Burberry is also awaiting reactions. "We haven't made any firm decisions concerning next year's venue yet," Burberry said. But a person familiar with the matter said the company would likely move its show back to Milan next season. This fall, buyers will be able to look at the collection in the company's Milan showroom.
London fashion week, even after its expansion to five days this year, is shorter than sister shows in New York, Milan and Paris. It also lacks a strong buyer presence, leaving the city with some distance to go to build up the support network that would make it a viable alternative for big labels. Many decamped in the late 1990s and early 2000s in search of the higher profile that comes with showing alongside established brands like Prada and Louis Vuitton in other fashion capitals.
A three-year, $6.9 million funding package from the London Development Agency has helped fund the British Fashion Council's efforts to raise the city's profile, which include a showroom in Paris and programs to support emerging designers. But the package runs out next year, and while the agency plans to put forward another proposal, some doubt that the funding will be as generous. The country, like most, is in a recession, and the city is gearing up to host the 2012 Olympics.
Colin McDowell, who founded the talent-search program Fashion Fringe at Covent Garden, said he didn't think funding would be renewed at the previous level anytime soon—"not necessarily because they don't think the British Fashion Council is doing a good job," he said, "but because they don't have the money. We've got the Olympics. And that's a thing that can't be done badly."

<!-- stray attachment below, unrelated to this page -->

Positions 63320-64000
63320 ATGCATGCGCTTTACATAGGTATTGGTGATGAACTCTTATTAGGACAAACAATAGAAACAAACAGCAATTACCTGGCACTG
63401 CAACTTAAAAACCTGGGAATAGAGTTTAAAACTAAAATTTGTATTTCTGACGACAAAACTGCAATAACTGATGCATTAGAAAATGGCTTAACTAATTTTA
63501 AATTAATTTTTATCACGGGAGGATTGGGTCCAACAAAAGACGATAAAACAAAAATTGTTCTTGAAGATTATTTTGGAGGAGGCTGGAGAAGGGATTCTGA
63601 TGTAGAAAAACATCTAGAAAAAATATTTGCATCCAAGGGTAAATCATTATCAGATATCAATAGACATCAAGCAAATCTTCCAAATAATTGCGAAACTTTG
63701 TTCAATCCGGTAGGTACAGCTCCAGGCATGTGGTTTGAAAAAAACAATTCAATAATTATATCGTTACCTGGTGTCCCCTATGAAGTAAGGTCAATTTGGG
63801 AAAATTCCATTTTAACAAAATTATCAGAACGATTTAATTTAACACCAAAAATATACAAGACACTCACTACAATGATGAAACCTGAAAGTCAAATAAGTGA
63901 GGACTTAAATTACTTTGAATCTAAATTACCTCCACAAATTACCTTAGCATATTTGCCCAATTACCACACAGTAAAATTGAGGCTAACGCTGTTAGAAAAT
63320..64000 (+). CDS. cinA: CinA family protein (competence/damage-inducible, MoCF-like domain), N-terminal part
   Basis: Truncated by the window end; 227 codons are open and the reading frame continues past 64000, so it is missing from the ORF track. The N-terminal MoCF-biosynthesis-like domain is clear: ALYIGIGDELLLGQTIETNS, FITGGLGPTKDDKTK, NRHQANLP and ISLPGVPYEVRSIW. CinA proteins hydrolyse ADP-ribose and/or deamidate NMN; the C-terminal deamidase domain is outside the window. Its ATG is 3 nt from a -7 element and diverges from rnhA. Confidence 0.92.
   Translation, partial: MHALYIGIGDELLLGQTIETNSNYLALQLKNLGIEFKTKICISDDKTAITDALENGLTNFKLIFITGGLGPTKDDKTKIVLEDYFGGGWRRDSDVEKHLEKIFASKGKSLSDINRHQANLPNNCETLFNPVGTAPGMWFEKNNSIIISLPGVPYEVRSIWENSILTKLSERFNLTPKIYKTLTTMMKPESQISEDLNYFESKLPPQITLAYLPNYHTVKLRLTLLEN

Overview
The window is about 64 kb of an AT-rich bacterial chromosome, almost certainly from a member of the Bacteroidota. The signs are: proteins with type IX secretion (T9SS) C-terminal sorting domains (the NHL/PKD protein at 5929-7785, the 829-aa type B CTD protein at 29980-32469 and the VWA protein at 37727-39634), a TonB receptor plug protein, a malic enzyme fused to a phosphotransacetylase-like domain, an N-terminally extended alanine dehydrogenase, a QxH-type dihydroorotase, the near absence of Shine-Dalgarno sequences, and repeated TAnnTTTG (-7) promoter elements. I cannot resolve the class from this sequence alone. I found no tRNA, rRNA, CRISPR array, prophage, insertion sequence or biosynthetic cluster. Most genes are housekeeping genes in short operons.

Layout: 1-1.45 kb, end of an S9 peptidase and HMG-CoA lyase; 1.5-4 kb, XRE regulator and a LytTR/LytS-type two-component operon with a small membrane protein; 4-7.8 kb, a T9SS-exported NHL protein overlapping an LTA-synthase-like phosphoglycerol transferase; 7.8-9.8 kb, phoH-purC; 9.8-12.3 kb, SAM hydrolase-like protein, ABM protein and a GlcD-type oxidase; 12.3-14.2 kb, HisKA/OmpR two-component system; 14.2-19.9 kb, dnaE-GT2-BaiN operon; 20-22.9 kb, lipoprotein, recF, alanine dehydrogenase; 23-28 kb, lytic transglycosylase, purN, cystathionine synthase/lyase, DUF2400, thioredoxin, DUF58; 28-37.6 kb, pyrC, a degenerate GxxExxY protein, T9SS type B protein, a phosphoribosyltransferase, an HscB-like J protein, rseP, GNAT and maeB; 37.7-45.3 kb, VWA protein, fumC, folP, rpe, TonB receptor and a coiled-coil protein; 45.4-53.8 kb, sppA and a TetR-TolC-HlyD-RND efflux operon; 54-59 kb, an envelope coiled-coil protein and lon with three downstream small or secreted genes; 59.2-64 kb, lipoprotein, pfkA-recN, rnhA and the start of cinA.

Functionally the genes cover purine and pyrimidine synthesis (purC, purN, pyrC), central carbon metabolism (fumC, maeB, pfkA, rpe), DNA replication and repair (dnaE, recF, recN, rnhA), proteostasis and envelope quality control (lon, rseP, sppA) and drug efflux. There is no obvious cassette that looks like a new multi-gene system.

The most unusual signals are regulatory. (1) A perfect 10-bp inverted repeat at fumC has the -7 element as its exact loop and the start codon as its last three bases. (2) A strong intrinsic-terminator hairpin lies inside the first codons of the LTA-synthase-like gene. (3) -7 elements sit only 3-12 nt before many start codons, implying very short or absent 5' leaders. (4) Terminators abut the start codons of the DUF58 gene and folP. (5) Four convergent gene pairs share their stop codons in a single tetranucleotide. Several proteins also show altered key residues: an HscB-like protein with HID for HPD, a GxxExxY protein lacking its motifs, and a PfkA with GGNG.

Mr. Velosa, however, disagreed, saying that fashion has become increasingly important for the city and, more broadly, for the country. "I think fashion is being seen quite rightly by U.K. politicians as a way to promote the U.K.," he said.
He added that the reception for British designers hosted by Sarah Brown, the prime minister's wife, at No. 10 Downing Street last Friday was a "clear signal" of support. When asked how a possible shift in power to a Conservative-led government in the next year would affect that support, Mr. Velosa simply replied: "Samantha Cameron [wife of Conservative leader David Cameron] works in fashion." (She is the creative director of luxury stationer Smythson of Bond Street.)
Even as it seeks to compete on par with New York, Milan and Paris, London still holds a unique position in the world of fashion. The city, with its melting pot of nationalities and strong street culture, has always been seen as a place of possibility and ideas. Precisely because of the dearth of strong commercial interests at the shows, freedom of design has flourished, producing often outrageous looks that eventually trickle down in altered forms to mainstream fashion. This year saw American designer Jeremy Scott, in his London debut, present a collection inspired by "The Flintstones," with jagged hems, one-shoulder dresses and cartoonish cave prints. And Mr. Schwab turned out thoughtful and thought-provoking designs that mixed and matched pieces from different eras to produce an endless assortment of combinations.
London will have to find a balance between its commercial ambitions and its creative freedom—something the fashion industry has struggled with for years—if it is to move forward. But this week, the city was able to show off both strengths to an attentive fashion audience.